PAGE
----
As part of our podcast, we’ve wanted to understand and highlight the perspective of people of color in the city of Boston. We chose Boston because we live and go to school here - but Boston could really represent any city in America. This isn’t to say that all American cities experience exactly the same thing. But we do believe there is a national trend when it comes to the way urban communities in America have been affected by policies surrounding drugs and law enforcement over the last 50 years.

Something that came up again and again in our discussions with people of color in Boston was that in their neighborhoods, police were - and are - everywhere, all the time.

One of the first people we talked to was a woman named Andrea James. We first saw Andrea at a townhall meeting about the issue of mass incarceration in the Commonwealth of Massachusetts. She went up to the mic at the end of the panel discussion and gave the panel a little hell for, one, not having any formerly incarcerated people on the panel, and two, not talking about the effect mass incarceration has on women. She’s someone who’s been involved with this fight in a very personal way for a very long time.

Andrea James: Yeah, I mean I was a professional working in the criminal justice system for more than twenty years before I became incarcerated. I was sentenced to federal prison for two years for a wire fraud offense, and I did - I went to federal prison and I was stunned. After I started out as a college student, working in my community with gang involved kids in Roxbury. And I moved my way up, all the way through law school, went to Northeastern, that was my law school alma mater, and I became a trial lawyer.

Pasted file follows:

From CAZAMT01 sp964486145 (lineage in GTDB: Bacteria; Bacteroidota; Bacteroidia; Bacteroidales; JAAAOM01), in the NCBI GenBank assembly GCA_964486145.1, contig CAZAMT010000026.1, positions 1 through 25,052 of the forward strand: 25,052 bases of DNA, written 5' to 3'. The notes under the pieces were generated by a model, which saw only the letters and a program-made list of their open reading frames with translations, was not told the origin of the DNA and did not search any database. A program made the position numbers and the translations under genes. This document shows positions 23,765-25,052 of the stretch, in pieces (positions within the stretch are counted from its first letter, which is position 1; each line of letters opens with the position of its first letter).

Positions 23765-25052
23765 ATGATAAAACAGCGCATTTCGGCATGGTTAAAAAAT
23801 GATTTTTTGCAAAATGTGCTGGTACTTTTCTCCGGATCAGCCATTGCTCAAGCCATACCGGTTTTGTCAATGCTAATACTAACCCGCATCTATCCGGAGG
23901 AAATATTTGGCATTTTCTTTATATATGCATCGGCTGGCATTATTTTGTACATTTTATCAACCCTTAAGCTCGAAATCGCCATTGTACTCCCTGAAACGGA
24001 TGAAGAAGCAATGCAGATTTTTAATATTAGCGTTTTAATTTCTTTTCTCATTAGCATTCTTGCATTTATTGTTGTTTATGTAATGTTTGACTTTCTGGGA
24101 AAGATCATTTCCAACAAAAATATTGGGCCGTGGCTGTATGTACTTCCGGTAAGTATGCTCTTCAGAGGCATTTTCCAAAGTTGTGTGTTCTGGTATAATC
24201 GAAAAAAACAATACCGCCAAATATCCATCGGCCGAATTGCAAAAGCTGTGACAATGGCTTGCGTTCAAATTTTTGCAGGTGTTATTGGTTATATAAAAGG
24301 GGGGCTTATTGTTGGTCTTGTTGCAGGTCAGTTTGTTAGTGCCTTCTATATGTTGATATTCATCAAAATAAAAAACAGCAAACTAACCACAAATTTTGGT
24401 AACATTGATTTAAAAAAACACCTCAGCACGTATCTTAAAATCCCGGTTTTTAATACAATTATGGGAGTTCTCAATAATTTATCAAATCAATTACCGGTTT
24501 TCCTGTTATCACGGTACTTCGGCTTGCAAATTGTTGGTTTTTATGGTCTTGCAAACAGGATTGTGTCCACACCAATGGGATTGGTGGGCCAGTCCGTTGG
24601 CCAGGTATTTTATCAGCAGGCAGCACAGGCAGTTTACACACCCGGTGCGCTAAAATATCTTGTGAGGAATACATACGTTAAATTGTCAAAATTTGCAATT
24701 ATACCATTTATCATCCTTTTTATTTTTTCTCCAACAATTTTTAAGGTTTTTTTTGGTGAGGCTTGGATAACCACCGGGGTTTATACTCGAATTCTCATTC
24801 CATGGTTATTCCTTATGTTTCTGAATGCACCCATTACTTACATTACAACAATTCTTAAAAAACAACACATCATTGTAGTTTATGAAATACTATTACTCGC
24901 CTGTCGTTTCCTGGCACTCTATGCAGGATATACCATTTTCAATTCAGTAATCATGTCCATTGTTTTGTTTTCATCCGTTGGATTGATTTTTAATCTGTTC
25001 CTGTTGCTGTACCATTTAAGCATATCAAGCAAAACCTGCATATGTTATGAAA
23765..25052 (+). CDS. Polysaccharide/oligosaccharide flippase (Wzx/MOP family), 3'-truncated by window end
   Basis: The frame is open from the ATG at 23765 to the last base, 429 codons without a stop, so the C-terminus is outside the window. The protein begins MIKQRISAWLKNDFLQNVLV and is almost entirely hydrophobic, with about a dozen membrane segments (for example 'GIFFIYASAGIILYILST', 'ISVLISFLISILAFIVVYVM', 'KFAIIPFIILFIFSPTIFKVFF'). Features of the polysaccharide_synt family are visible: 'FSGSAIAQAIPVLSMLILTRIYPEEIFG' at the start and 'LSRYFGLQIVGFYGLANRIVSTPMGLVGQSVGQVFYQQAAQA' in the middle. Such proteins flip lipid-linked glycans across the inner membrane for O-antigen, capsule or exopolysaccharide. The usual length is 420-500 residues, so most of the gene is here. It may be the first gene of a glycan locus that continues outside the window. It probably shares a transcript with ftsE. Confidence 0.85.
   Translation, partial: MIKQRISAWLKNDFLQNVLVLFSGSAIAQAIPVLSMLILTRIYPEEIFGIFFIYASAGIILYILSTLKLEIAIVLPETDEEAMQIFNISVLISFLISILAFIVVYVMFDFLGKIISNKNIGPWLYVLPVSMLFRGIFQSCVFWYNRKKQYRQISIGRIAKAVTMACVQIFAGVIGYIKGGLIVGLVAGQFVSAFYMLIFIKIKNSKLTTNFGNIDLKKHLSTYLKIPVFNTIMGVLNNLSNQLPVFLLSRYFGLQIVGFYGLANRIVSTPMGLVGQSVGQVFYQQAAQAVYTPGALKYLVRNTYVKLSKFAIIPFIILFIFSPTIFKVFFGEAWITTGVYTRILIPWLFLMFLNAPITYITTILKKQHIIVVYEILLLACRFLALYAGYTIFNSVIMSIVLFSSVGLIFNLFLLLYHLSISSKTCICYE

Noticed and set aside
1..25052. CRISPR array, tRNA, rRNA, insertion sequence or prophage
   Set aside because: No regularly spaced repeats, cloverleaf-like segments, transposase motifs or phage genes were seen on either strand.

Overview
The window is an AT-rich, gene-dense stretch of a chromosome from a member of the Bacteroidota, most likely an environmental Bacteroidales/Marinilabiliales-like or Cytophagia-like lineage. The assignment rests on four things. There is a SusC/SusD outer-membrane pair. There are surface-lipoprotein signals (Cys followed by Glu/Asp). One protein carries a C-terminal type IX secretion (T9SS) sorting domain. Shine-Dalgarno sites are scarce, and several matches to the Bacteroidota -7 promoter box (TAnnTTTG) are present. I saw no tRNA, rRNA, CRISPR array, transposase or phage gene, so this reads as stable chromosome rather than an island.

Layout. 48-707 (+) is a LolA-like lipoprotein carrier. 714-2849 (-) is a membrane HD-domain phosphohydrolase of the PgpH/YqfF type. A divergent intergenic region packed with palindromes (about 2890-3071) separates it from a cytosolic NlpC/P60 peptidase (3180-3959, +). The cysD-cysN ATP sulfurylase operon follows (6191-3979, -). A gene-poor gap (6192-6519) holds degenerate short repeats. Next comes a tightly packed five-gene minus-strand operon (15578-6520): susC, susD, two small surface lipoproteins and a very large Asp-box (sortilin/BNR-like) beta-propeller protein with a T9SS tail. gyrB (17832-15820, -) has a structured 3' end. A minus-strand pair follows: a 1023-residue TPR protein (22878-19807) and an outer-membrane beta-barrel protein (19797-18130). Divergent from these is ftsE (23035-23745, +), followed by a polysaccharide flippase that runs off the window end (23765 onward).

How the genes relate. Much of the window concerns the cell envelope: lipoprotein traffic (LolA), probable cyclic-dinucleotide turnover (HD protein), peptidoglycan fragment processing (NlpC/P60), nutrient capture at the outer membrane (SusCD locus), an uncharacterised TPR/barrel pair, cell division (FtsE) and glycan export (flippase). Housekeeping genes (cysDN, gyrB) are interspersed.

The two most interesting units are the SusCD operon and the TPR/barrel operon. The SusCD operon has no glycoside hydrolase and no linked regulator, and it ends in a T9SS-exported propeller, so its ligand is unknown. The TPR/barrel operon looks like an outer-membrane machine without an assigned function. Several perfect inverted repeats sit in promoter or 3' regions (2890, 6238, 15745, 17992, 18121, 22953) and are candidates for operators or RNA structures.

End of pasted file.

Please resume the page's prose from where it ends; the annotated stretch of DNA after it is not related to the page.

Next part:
And I worked at the public defender agency. I helped start the youth advocacy project at Roxbury Defenders, which is a model that teaches other lawyers how to advocate on behalf of court-involved children. I went into private practice and I worked as a criminal defense lawyer and a real estate conveyance lawyer.

Andrea is also proudly Boston, and even more proudly, Roxbury. If you couldn’t hear it in her accent, you will in the way she talks about her community.

Andrea James: I grew up in Roxbury and I’m 51 so I saw every bit of when crack cocaine hit the community, and the effect that it had on the community, and watched the community literally change within my generation and my children's’ generation to the struggles that we’re having now.

I, my kids are the fourth generation to live in my home in Roxbury, so we’ve been here for a really long time...I lived in Roxbury, was raised in Roxbury, I attended the most elite school, one of the most elite schools in the country, which is Milton Academy. I come from a family of educator activists, I didn’t come from a poor family, my family lived in Roxbury because this is who we are and we’re from this community, and we continue to live here. But we weren’t here because we had to be, we’re here because like so many of the families, we choose to be.

Andrea described very vividly what it likes to live in Roxbury now, in 2016, and to deal with a constant and permeating police presence.